margaret cho

DVD Releases: November 17, 2009

[reus name="Star Trek iFrame"]Out this week we have four DVDs to feature: Star Trek, Margaret Cho: Beautiful, Thirst, Vampire Party.  Do we Love It, Rent it, or Avoid Like Plague?



  • Thirst: A Korean horror movie about a priest who accidentally turns himself into a vampire in a failed experiment to cure a disease.  Thirst has received some interesting reviews and promises to be a good film for fans of horror.

Don't Care

  • Vampire Party: A Vampire spoof.  It looks like another bad Vampire movie, if only it had added a musical element to the horror comedy mix.  On the other hand it could be so bad it's good.

[reus id="11"]

Racism in The Last Airbender Casting and Margaret Cho

avatar: the last airbenderActivist/Comedian Margaret Cho posted a set of emails from her fans about the casting of M. Night Shyamalan's film version of Avatar: The Last Airbender. She frames the problem very well:

I am never surprised when Hollywood takes a story with Asian characters and casts white people instead of Asians. This is so typical and happens with such frequency! I always thought that in order to make our presence known in entertainment, we should be writing, bringing our dreams and realities to the cinema, but now even telling our own stories isn’t even enough.

Why is it better to have white actors play the roles of Asians? I don’t understand. Because it sells more tickets? I am not white and I have had no trouble selling tickets. Maybe the powers that be should ask me what to do. I would tell them. “The Last Airbender” is the last straw to a lot of people (Margaret Cho Blog):

We were initially excited about the movie, and the idea of a trilogy, but were given pause when we saw the cast.

Avatar: The Last Airbender casting characterss avatar: the last airbender casting actors

It is hard to understand what M. Night Shyamalan was thinking when he cast this movie.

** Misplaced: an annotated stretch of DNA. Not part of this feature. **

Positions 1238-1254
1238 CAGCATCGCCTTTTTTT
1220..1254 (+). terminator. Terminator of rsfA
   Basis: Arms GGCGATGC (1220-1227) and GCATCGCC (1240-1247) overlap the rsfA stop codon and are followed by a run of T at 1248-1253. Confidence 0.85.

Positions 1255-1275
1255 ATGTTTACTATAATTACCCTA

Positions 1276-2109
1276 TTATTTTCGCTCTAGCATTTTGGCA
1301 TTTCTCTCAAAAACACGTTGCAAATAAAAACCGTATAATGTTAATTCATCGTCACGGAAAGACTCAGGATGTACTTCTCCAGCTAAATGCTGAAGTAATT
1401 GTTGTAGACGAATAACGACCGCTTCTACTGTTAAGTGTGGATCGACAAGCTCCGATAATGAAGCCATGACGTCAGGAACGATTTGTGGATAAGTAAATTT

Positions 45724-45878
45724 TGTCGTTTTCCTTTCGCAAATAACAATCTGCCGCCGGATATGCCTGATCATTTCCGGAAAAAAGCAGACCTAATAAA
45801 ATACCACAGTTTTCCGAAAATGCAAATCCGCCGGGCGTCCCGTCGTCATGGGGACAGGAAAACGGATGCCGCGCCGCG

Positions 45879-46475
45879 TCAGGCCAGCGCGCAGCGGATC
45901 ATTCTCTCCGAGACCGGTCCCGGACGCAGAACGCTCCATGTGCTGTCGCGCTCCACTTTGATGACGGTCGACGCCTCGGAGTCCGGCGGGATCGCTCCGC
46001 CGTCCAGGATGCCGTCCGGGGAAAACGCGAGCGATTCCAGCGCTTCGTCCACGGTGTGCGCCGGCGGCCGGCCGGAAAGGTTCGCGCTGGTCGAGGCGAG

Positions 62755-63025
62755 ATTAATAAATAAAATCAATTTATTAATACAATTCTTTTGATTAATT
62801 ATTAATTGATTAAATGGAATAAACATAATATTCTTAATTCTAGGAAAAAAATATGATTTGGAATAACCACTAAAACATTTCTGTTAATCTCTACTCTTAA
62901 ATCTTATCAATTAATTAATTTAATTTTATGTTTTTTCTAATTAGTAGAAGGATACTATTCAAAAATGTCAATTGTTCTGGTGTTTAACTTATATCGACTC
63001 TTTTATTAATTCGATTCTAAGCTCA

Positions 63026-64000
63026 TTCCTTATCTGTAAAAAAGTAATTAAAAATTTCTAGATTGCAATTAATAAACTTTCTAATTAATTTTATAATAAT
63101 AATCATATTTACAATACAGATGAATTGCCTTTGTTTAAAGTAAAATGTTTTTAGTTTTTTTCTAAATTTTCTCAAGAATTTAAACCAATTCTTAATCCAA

I have said for a long time that Speculative Fiction is one of the most racist film genres.  It is not uncommon for white actors to be cast in the role of other ethnicity.  It is hard to get an SF movie cast if the main character is non-white (take Green Lantern for example).

My Experience

All of my books have non-white leads, and my latest book, Shine Like Thunder has a Gay Persian as the main character.

I have received a frightening amount of hate mail and personal confrontations about the ethnicity of the characters from white readers.

You would think SF readers would be more open minded.

Why would M. Night Shyamalan do this?

To me, that is the big question.

I think the casting was intentional.  They believe the film will attract a larger audience with a white cast of heros and a brown cast of villains than it would if they followed the example of the series.

This is all about money.  Hollywood consistently underestimates the intelligence of the American people, and almost always aims for the lowest common denominator.  This is less a sign of racism on the part of Hollywood as it is an sign of Hollywood's belief about how racist the American people are.

I would love to hear your opinions about this.

If you are interested in getting involved with the movement to effect the casting, check out:

Bam Bam & Celeste

If you have ever felt like an outcast, you will see yourself in this movie. Classic Cho, Bam Bam & Celeste takes up Margaret's perennials themes of friendship, individuality, and accepting yourself for who and what you are, and weaves them into a comic gem that will lift the spirits of the down trodden.

Bam Bam & Celeste follows two friends since high school, Bam Bam (Bruce Daniels) a flamboyantly gay hairdresser and Celeste (Margaret Cho) a down on herself fag hag, as they drive across America to appear on the make over show, Trading Faces.  One of the highlights of the film is Margaret in costume as her mother.

If you do not share Margaret Cho's or Bruce Daniels' sense of humor, you may miss the many jokes, puns, and digs at GLBT culture. This tale of a queen and his fag hag is an owner for me. I don't think I could have enjoyed it more.